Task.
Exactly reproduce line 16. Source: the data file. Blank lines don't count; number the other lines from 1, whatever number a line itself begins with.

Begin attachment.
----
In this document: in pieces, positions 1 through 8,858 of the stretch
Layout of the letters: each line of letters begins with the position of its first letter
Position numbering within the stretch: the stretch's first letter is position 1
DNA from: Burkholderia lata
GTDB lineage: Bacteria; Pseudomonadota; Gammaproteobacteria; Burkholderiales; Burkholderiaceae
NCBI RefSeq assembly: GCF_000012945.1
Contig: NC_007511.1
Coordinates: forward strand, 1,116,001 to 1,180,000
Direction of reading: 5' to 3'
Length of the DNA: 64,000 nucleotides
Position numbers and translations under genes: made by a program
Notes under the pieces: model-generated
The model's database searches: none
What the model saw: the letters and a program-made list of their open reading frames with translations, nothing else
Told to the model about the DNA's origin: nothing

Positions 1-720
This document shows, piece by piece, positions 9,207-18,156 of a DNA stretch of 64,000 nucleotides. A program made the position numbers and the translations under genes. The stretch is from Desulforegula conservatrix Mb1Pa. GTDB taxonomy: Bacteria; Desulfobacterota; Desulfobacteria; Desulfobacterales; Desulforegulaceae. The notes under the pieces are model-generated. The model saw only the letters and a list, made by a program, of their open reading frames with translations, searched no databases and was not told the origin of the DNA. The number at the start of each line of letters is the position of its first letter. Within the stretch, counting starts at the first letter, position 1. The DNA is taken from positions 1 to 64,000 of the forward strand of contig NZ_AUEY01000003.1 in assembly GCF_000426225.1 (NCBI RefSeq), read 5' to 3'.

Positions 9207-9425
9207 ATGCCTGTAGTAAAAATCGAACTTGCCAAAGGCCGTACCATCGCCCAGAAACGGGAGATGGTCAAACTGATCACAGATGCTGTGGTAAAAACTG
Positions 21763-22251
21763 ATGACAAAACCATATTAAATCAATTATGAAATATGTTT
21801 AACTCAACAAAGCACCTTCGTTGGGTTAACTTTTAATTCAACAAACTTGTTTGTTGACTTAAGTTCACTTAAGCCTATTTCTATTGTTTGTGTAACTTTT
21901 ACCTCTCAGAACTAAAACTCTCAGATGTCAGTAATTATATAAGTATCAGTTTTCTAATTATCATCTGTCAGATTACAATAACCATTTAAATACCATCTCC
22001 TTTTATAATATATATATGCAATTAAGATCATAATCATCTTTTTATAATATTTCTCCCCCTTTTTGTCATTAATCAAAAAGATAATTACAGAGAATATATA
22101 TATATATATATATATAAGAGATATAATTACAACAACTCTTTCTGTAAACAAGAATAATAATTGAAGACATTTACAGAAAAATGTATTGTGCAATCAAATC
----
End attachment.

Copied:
Positions 1-720